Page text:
I try to keep up with the posts on the HSW blogs, and today I was actually stunned by this one by Jonathan Strickland:
Not by what he said, or by the fact that Omegle exists, but by the fact that anyone would use it. Here’s the description given of Omegle:
What is Omegle? It’s a chat room that pairs you randomly with someone else. Both chatters are anonymous, identified only by the handle “Stranger.” You can chat about anything you like. You can share data or talk about the weather. You can make a new friend or frustrate a stranger until he or she chooses to disconnect from the conversation. It’s pretty much a free-for-all.
I’m stunned by Omegle in the same way that I am stunned when I read that tens of millions of people are paying to play World of Warcraft, and that the average WoW player is wasting 22 hours per week on the game.
Why am I stunned? Have you ever heard an advice columnist talk to someone who is totally strung out on drugs, or completely involved in a gambling addiction? The columnist might say, “hey, if you have spent so much money on your habit that you can’t pay the rent and you’ve been evicted, that’s a warning sign that you may want to seek help.” In the same way, if you find that you are spending 20 hours a week on WoW, or that you think that random anonymous conversations with strangers in Omegle is a good idea, then it might be time to take stock of your life. As this article points out, “internet addicts typically lied to parents and family, neglected their friends and had poor social relationships.”
If you are in the kind of place where Omegle is sounding appealing, Just Say No to Omegle! Here are some options to consider:
1) Instead of talking to random strangers in Omegle, what about talking to the real people around you? For example, introducing yourself and meeting your neighbors, colleagues at work, or even folks down at the local bar?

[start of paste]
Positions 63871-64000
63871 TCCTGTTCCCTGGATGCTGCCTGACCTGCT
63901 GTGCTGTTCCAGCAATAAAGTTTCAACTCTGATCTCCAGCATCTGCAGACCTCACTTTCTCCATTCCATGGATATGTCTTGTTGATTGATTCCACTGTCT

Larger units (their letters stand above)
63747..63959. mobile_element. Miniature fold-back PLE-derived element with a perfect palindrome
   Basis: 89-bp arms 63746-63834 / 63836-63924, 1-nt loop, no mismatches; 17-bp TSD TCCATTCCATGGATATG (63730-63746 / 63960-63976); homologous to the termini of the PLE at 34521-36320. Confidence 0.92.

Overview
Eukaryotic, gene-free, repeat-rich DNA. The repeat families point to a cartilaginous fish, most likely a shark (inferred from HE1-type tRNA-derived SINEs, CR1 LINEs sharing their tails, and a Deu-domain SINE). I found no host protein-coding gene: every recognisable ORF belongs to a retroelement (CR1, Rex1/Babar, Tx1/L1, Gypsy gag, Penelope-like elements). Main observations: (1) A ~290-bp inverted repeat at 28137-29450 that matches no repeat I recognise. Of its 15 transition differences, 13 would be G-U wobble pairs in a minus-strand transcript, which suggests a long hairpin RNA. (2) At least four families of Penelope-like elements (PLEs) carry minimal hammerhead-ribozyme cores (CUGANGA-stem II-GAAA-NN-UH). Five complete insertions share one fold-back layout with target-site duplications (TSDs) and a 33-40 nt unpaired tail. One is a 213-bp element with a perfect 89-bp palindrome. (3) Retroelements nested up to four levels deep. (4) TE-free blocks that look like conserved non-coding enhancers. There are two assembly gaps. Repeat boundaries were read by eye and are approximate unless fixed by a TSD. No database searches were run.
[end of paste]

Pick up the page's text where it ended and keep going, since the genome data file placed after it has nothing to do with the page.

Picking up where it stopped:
2) How about reconnecting with real people already in your life, like friends and family? Surely they have something to talk about.
3) What about setting a goal and trying to accomplish something interesting? For example, setting a goal of making a million dollars, running a marathon, buying a house, or creating a new world record?
4) Or what about volunteering? You can meet lots of folks and help other people in the process. You can join a political campaign, work at the animal shelter, become a Big Brother or Big Sister, help the homeless, join an environmental group, build with Habitat for Humanity, etc.
5) Could you take a class in something that really interests you at a local community college or university?
6) What about joining a club? A hiking club, a robot club, a club for people flying RC planes or huge stratospheric model rockets, a car club, a bike club, or whatever interests you?
7) What about art? Make any kind of art and then display it. Painting, sculpture, photography, kinetic art, folk art, poetry, pottery, mobiles….
8 ) Or a DIY project?
9) What about Karate or some other martial art? That would let you protect yourself if you ever find yourself in a bad place.
10) Can you rebuild an old house, an old car, an antique dresser, an old computer or something else?
11) What about adopting a kid? Believe me, kids will totally change your life…
12) Or, if you really do want to talk anonymously to strangers on the Internet, what about finding an online forum where people are talking about something useful (not WoW!) that interests you? There are millions of forums on the Internet and many of them are populated with folks who know tons about the given topic. Ask them questions. Learn by reading other posts. You might be surprised by what you discover. Then go apply your new skills with real people in the real world.
In other words, if you are thinking about trying Omegle, there has GOT to be something better out there for you to try. Let Omegle or WoW be an indicator that you are reaching bottom. Think about it before you type that URL.
This public service announcement brought to you by the Council Against Internet Addiction.